Shankarapura: The old woman and the land

March 14, 2015

On a time scale Shankarapura seems to be the earlier avatar of Pakshirajpura. Hindu is the big chief who comes to receive us and we sit down to talk on the ‘dinne’ of his house where people gather. The houses are small, scattered and many still live in deras. “We came here 24 years ago” Hindu says. “And I named this village after my mother, Shankaramma who not only fought the battle to gain rights over the land but also supported my efforts to fight for justice.” Shankaramma, a small weather beaten but bright faced old woman, sits at the door to her house and  regales us with funny stories about how the men used to treat the women and how the women fought back. The colourful language she garnishes her story with in a loud voice that belies her tiny size delights the crowd around us. She giggles covering her face with her hands. Hindu looks on indulgently.

About 12 years ago, a responsible and conscientious  DC took the initiative of buying 3 acres of land on which about 60 of them were given sites and hakku patras for the houses that were subsequently built. As ashram school was also set up in the nearby village. But they have little or no land for cultivation. They were promised the 35 acres over which some are cultivating small plots of half an acre each but this is held up in litigation since they have competition from the neighbouring Gowdas. Parosh Khan speaks indignantly of how they are stopping them from not only cultivating it but even peeing in it. The case is now in the High Court.  Little Praveen speaks about how they are given a rough time in school where nobody sits next to them saying that they are dirty.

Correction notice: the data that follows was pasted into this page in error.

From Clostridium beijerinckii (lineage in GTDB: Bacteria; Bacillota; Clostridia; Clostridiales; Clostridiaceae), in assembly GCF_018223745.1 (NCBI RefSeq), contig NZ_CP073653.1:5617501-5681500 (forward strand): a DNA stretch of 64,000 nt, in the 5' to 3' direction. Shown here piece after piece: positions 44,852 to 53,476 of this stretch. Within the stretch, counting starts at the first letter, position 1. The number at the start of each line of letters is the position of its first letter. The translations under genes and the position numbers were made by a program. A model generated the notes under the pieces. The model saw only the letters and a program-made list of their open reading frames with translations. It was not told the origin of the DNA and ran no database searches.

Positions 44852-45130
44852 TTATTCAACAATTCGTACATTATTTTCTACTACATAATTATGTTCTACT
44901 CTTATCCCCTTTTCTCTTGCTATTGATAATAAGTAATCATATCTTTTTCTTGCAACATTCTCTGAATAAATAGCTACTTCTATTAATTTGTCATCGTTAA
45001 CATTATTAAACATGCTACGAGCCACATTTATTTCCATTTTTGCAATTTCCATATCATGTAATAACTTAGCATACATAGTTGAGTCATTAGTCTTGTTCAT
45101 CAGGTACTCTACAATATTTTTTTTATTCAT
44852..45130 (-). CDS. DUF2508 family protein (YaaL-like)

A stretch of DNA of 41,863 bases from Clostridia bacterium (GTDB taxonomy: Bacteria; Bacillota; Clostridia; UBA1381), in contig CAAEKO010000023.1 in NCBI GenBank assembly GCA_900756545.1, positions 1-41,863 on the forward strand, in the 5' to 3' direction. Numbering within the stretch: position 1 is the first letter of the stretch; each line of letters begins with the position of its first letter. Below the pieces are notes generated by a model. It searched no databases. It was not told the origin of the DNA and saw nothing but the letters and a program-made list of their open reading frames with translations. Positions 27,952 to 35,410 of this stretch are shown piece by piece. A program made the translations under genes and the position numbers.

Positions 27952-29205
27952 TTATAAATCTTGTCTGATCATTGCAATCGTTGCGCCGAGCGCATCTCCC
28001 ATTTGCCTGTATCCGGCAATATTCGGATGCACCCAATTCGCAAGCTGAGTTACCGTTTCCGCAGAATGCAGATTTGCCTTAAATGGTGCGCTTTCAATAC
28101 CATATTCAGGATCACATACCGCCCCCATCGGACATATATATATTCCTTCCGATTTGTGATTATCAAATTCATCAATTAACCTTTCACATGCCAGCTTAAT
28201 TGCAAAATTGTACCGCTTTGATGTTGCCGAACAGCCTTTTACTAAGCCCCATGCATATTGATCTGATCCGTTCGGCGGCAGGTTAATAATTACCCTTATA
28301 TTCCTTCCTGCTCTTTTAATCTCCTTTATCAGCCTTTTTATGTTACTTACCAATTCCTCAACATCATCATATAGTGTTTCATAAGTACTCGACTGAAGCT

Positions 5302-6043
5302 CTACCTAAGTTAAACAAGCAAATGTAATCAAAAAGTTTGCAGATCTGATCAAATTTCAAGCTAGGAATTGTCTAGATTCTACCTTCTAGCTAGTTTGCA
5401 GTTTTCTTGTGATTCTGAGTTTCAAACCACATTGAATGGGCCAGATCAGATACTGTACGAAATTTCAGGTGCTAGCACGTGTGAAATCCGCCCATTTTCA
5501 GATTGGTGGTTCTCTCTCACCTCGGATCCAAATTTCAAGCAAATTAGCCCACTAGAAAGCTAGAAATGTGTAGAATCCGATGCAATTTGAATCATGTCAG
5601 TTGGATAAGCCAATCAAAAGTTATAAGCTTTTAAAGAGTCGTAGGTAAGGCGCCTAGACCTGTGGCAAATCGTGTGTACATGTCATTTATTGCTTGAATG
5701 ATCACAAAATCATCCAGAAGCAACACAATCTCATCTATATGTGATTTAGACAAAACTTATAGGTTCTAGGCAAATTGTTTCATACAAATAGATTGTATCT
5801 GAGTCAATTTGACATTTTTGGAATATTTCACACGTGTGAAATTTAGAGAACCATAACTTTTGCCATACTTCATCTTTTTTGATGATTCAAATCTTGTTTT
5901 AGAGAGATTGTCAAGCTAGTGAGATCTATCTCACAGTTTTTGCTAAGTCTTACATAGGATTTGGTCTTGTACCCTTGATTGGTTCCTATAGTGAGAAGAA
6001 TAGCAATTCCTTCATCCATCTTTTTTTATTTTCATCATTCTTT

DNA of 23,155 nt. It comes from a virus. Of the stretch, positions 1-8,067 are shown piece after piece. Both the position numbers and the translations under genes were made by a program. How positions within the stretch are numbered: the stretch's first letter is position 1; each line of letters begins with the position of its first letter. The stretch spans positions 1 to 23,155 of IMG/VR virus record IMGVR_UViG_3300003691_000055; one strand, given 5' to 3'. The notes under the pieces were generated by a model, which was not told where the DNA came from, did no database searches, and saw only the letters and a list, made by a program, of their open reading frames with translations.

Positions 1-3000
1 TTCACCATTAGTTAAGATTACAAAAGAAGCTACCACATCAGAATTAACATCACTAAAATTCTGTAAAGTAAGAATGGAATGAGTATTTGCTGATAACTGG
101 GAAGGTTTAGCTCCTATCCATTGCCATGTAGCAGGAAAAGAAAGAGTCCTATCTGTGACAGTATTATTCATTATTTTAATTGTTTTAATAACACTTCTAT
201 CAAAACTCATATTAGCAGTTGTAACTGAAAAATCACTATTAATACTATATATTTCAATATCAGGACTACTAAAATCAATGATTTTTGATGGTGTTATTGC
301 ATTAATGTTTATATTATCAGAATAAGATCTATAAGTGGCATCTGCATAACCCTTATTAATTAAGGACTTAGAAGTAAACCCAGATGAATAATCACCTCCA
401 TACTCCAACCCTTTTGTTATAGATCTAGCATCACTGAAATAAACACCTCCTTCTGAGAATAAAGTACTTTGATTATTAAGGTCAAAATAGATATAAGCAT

We witness a live performance of how they used to hunt complete with cow, hat and bale. “If the government cannot provide us alternative livelihoods to the ones they have taken away from us then we will go back into the forests and start hunting” Hindu  thunders in frustration.

Looking at the stark contrast in the way the Hakki Pikkis live in Pakshirajpura and Shankarapura it is obvious that not all Hakki Pikkis have been able to adapt to the changing environment and the criminalisation of their earlier livelihoods like hunting has pushed many of them into deeper despair.

But the survival spirit shines through the eyes of the children….Vyshali, Paweena, Rahul, Rachel, Shaalu, Ashon. The total comfort with which a little baby monkey, has adopted them as its own and monkeys around with them seems to speak to the natural grace with which they live at one with their own nature and that around them inspite and despite the odds stacked against them. Vyshali’s shy, sharp, serious gaze follows and stays with us as we leave.

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